China is flexing its muscles as an arms exporter with a growing array of indigenous weaponry, offering something for most budgets in the global arms bazaar and revealing its wider ambitions to strategic rivals and watchful neighbours.
As a new leadership was anointed in Beijing and the world looked on to see what direction it might take over the next decade, military officials from Africa to Southeast Asia were shopping for Chinese weapons in the country's south.
Change has come fast in China, now the world's second-largest economy, and with its rise has come a new sense of military assertiveness with a growing budget to develop modern warfare equipment including aircraft carriers and drones.
All the signs point to newly named Communist Party chief Xi Jinping, who is slated to become president next March, continuing China's aggressive military modernisation.
Now the world's fourth-largest arms exporter, China laid out its wares this week at an air show in Zhuhai, a palm-lined port between Macau and Hong Kong that becomes a heavily armed industry showcase every other November.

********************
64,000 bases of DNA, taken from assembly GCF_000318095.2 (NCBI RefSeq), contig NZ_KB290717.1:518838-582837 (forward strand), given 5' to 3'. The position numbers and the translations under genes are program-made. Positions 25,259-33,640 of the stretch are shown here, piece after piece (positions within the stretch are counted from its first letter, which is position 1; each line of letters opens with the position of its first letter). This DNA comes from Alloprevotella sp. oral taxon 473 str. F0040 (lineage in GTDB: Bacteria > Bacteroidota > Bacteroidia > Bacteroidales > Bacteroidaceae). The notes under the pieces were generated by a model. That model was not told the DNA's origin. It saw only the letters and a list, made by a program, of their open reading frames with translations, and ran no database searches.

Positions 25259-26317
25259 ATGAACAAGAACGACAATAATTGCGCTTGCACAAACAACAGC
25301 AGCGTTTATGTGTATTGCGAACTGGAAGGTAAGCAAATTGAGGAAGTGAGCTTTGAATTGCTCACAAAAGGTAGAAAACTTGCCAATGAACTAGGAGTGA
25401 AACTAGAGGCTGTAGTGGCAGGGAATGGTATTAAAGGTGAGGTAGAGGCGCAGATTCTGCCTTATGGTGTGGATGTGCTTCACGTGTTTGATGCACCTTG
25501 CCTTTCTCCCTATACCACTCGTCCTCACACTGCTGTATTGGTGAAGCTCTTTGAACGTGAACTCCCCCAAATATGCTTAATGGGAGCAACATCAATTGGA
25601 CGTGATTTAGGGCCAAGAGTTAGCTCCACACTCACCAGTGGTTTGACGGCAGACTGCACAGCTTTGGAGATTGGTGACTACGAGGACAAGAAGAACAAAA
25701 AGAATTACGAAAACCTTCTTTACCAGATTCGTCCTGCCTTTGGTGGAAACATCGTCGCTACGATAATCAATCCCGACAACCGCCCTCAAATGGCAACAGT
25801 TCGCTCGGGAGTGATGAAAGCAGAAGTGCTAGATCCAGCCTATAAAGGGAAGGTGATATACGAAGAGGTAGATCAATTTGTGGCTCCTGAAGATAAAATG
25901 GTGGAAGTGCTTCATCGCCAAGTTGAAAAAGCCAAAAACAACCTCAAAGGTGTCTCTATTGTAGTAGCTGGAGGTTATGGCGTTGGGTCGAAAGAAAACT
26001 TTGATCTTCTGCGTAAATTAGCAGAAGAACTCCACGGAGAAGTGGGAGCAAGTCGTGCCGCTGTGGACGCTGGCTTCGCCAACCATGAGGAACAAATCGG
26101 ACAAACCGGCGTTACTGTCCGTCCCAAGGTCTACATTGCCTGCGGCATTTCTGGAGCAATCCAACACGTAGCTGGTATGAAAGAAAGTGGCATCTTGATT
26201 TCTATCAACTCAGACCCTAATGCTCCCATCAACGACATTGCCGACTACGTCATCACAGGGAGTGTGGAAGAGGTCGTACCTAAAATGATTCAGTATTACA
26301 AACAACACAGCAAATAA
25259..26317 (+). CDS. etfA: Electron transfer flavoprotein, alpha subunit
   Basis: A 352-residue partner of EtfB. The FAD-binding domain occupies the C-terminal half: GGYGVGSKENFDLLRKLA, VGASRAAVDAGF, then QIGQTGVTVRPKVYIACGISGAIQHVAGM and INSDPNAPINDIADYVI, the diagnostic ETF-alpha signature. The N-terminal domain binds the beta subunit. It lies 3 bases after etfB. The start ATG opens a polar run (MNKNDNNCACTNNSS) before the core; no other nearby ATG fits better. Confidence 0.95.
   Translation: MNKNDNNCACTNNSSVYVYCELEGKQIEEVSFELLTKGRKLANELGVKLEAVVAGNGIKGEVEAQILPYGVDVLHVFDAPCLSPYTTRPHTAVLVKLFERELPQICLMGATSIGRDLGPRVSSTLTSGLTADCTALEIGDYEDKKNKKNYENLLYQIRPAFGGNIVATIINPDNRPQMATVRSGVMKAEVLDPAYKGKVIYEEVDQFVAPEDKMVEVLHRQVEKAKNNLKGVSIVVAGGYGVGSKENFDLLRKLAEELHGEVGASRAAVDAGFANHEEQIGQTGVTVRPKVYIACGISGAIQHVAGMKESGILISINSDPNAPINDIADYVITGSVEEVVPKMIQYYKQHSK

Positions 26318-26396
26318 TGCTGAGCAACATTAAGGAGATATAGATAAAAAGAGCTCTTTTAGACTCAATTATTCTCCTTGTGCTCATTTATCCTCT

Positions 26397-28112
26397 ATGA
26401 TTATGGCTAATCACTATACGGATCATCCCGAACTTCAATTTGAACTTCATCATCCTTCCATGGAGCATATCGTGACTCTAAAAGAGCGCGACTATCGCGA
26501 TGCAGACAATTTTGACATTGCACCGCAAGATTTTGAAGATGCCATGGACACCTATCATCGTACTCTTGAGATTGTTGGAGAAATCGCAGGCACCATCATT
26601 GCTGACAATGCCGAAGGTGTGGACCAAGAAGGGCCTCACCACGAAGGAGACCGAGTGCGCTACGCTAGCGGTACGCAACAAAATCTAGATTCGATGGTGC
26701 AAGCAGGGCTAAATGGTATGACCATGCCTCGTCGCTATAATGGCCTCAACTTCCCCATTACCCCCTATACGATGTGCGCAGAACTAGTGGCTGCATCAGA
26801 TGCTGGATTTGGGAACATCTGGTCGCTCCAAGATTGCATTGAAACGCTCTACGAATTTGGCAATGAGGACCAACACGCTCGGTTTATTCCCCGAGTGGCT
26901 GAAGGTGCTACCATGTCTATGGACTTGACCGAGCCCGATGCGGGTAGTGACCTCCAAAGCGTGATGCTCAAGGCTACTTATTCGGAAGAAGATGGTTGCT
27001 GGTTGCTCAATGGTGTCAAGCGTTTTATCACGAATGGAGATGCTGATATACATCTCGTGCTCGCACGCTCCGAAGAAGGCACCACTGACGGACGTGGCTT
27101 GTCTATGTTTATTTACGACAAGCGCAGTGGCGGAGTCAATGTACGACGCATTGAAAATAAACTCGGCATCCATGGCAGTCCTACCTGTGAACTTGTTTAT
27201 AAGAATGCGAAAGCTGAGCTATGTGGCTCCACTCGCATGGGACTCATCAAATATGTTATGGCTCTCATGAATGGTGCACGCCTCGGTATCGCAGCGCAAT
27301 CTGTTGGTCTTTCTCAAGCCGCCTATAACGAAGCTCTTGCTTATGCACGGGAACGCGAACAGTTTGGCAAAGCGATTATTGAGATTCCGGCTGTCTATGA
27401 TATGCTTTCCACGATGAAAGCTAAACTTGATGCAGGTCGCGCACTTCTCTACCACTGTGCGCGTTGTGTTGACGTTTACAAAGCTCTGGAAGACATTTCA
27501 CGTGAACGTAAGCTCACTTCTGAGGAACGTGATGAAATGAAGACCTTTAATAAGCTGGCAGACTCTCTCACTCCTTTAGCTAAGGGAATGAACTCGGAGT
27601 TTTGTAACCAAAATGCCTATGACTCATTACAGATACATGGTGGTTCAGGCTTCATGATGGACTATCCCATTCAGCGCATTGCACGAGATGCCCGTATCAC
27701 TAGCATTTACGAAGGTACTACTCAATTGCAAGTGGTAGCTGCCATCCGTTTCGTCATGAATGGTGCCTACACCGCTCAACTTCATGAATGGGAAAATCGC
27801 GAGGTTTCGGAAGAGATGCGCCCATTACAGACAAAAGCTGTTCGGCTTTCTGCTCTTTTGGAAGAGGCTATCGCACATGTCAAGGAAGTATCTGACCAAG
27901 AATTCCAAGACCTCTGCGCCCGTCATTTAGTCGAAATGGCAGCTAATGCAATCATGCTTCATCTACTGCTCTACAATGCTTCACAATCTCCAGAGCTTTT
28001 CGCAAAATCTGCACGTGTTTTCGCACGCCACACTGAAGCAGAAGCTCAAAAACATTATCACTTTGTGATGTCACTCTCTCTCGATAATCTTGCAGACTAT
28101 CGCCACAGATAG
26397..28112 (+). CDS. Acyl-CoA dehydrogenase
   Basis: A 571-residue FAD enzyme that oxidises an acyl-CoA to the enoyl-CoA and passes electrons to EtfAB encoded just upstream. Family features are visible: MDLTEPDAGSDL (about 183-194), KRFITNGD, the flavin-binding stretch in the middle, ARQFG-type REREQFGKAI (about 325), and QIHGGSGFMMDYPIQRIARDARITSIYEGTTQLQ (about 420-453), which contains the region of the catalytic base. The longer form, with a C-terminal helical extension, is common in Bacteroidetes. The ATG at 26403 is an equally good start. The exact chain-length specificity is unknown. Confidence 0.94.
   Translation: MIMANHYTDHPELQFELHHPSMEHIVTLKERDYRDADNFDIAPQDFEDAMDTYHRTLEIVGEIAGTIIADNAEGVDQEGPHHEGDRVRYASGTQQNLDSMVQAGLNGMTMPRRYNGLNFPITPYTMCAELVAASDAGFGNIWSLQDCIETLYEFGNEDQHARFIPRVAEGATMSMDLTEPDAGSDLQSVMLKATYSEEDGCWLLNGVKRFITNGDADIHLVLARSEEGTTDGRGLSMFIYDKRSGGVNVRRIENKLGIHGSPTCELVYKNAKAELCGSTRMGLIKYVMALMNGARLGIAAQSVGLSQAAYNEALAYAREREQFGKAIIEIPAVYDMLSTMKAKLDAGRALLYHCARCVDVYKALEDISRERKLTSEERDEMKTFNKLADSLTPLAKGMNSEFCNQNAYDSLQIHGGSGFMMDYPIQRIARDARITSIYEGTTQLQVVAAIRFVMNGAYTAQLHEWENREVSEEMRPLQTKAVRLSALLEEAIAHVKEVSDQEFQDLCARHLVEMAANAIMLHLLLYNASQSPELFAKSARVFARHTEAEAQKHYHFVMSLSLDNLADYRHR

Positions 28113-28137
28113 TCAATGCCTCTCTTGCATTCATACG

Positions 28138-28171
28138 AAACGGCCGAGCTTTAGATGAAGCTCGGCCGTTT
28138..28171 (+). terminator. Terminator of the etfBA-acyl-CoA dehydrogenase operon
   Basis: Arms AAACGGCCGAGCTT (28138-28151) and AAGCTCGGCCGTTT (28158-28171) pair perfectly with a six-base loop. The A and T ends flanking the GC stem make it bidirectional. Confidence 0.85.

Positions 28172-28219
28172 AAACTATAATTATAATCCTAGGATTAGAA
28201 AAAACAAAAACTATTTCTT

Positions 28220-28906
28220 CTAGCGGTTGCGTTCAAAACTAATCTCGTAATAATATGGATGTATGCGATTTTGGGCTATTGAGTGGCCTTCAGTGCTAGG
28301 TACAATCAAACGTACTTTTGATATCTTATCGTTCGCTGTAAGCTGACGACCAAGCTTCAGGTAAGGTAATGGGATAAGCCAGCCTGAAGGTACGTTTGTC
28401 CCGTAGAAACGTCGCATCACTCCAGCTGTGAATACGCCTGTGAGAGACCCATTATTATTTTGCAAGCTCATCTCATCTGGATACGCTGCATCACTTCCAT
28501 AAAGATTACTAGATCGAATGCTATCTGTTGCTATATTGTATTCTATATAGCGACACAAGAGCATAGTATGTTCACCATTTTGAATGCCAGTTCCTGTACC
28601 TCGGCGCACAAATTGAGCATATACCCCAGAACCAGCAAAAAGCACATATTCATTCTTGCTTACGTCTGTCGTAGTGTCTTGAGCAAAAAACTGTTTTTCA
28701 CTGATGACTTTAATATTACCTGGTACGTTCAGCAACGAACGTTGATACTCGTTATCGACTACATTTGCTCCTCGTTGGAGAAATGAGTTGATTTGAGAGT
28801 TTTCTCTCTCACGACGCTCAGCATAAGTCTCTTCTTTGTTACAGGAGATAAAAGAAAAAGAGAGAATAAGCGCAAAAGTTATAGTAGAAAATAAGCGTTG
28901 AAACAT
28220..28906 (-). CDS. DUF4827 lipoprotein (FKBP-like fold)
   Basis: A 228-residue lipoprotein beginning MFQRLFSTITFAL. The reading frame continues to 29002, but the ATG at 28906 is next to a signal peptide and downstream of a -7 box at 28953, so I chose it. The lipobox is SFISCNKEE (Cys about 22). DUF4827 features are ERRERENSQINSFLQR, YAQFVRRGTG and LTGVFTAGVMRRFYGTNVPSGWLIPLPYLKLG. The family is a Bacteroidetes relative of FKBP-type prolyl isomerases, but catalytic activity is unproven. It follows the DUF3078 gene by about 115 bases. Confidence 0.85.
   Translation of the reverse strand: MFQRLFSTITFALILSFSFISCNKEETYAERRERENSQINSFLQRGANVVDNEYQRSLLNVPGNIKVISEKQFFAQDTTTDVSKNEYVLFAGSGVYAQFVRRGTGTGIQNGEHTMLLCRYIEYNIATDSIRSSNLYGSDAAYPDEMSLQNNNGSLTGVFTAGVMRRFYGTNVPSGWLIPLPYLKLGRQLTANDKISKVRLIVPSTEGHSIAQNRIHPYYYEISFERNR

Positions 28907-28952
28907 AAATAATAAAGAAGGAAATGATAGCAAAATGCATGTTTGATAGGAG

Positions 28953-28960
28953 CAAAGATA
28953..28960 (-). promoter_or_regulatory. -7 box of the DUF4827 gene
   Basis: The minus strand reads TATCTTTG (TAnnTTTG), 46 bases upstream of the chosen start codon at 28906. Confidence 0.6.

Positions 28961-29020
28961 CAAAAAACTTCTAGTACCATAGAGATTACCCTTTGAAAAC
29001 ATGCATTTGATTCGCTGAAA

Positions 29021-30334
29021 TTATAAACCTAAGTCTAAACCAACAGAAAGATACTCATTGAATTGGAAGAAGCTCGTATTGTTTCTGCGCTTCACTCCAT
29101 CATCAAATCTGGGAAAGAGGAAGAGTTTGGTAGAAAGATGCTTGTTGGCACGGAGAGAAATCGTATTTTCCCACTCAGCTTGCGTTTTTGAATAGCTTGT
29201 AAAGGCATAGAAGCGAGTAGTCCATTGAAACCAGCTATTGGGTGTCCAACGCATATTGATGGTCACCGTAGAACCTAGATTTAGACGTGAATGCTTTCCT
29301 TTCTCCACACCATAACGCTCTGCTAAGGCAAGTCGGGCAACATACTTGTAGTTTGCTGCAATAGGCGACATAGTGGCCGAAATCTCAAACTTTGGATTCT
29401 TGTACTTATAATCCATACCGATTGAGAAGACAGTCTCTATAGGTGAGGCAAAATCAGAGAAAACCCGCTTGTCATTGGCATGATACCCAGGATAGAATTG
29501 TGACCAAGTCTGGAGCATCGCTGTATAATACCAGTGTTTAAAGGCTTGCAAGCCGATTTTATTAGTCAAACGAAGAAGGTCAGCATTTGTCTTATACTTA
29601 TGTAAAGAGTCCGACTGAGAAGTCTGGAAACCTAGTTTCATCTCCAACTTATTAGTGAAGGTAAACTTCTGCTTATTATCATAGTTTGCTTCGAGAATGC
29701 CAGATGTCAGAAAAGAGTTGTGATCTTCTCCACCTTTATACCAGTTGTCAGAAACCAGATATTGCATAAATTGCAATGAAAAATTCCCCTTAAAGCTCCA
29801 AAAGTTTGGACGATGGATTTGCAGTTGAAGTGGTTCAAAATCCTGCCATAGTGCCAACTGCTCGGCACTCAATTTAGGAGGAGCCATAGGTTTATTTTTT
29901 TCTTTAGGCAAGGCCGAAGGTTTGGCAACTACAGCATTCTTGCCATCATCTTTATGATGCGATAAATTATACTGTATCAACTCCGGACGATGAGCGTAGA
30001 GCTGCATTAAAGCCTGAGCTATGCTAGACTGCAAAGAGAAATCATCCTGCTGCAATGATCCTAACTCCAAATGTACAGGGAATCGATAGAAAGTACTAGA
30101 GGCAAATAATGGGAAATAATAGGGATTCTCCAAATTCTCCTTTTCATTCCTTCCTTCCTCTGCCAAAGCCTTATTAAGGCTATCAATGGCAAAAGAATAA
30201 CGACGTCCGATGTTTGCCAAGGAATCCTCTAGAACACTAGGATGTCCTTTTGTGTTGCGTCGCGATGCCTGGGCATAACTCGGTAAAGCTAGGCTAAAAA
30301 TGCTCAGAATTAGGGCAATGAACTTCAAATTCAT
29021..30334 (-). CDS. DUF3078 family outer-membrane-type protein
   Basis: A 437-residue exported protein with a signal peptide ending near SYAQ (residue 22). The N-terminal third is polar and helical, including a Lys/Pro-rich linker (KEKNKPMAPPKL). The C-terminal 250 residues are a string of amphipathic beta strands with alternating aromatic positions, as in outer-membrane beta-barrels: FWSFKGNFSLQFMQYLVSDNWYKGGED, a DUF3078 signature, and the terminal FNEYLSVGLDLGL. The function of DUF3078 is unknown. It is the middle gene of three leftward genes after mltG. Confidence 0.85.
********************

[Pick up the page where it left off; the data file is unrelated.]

In the 10 years to 2011, China's foreign military sales have increased 95 percent, according to the Stockholm International Peace Research Institute (SIPRI).
Among dozens of items shown publicly for the first time this week were Chinese attack helicopters, missiles, unmanned aerial vehicles and air defences. As usual, the exhibit halls contained everything from shoulder-fired weapons to cruise missiles.
China is getting more aggressive in the export market as its own industrial base develops, said Doug Barrie, senior fellow for Military Aerospace at the London-based International Institute for Strategic Studies.
It looks at Russia and the U.S. as examples of how you can use the export arena to help develop your own industries.
Between them, Washington and Moscow account for more than half of the world's $410 billion in arms sales, but opportunities abound for China as the United States looks to cut its military spending to manage its mounting debt.
Still, U.S. spending dwarfs that of China. In its annual report on the Chinese military, the Pentagon in May estimated Beijing's total 2012 spending would be between $120 billion and $180 billion. Washington will spend $614 billion on its military this year.
Most of Beijing's trade is done with small states outside of the European Union, which like the United States, put China under an arms embargo after the crackdown on Tiananmen Square